The US-born tenor has gone from singing in church to the International Opera awards. Now hes tackling something personal: the issue of race in America
Babbling brooks, young love, broken hearts: standard topics for classical song cycles from Schubert onward, and for most opera singers a key part of their concert hall careers. Not for the 45-year-old US tenor Lawrence Brownlee, one of the worlds leading bel canto stars. He has never yet sung any of these standard repertoire works. He wanted material he could relate to. US urban not European pastoral, a reek of the blues, a snarl of reality. Why not the story of a black man murdered in police custody?
Since nothing touching on such a subject existed, Brownlee and Opera Philadelphia, where he is an artistic adviser, set about commissioning a new work. He will premiere Cycles of My Being, composed by the eclectic pianist-percussionist Tyshawn Sorey, with a libretto by the award-wining poet Terrance Hayes, next month in Philadelphia, with further performances at Lyric Opera, Chicago, and Carnegie Hall, New York.
The idea started with the injustices we see on a daily basis, Brownlee says when we meet in London early on a Sunday morning just before Christmas. Weve summed it up as being about black male subjectivity. Meaning? Exactly that. What it means to be an African American man living in America today. It seems every week or month a black man is being murdered by police for something insignificant. Driving without a tail light could turn into a situation where someone loses their life just for being black.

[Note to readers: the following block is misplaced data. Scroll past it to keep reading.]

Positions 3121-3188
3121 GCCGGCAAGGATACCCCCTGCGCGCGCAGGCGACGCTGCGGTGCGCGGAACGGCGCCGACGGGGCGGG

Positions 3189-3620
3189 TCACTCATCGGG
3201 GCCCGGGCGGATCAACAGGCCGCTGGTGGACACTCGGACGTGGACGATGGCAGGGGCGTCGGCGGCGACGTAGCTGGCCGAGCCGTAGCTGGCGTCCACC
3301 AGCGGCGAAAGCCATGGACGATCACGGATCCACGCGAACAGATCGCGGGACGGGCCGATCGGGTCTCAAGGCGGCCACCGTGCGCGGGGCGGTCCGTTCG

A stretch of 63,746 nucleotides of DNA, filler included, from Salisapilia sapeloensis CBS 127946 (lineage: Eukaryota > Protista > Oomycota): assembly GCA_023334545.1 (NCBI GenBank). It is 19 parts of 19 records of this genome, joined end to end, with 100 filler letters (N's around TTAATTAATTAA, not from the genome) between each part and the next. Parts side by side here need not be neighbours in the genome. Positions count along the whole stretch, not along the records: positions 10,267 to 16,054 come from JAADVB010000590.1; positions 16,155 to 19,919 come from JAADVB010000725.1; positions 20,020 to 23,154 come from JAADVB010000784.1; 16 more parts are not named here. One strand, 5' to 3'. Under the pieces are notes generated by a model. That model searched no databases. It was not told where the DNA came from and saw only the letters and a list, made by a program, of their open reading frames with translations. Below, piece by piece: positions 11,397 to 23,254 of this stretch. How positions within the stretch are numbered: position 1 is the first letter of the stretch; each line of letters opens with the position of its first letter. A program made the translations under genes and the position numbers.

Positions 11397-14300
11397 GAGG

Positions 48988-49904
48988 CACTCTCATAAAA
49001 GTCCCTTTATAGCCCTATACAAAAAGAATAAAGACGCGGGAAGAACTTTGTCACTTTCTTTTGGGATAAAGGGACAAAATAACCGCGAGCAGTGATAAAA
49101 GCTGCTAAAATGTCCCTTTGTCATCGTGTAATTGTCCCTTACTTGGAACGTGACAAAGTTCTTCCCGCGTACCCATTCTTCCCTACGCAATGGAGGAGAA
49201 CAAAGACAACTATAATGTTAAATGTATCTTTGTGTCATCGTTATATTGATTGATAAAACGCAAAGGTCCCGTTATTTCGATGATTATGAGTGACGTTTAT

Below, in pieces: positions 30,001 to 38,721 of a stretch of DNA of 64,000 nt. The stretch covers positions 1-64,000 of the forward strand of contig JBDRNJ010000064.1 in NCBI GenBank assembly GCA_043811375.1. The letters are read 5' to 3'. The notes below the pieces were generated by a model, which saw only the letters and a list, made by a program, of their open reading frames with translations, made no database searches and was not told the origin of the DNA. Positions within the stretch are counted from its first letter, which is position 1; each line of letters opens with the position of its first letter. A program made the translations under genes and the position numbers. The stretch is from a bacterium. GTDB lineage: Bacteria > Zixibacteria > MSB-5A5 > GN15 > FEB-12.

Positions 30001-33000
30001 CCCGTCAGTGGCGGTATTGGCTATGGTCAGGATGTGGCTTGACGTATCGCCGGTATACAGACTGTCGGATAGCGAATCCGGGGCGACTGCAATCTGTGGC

Brownlee is about to catch a plane to Zurich to squeeze in a few days work before going home to his young family in Florida. Hes on the road up to nine months a year. The night before, he sang the last performance in another Rossini opera, Semiramide, at Covent Garden, playing opposite the superstar mezzo soprano Joyce DiDonato.
In the small but prominent role of the Indian king, encased head to toe in silver sequins, Brownlee detonated showers of trills and glittering high notes to match. He was singled out for unanimous critical praise. His pinpoint accuracy and not a given for his high tenor voice type tonal warmth has established his career.
Today hes in jeans, trainers and American football sweatshirt, a touch heavy-eyed and keen for coffee. You see me now. I look just like any regular black guy. No one knows that Im educated, have travelled to 45 countries and speak four languages [Italian, French, German and English], that Ive met kings and queens and the American president the former one. I would not care to meet the present one. And, yes, I wear a Rolex!
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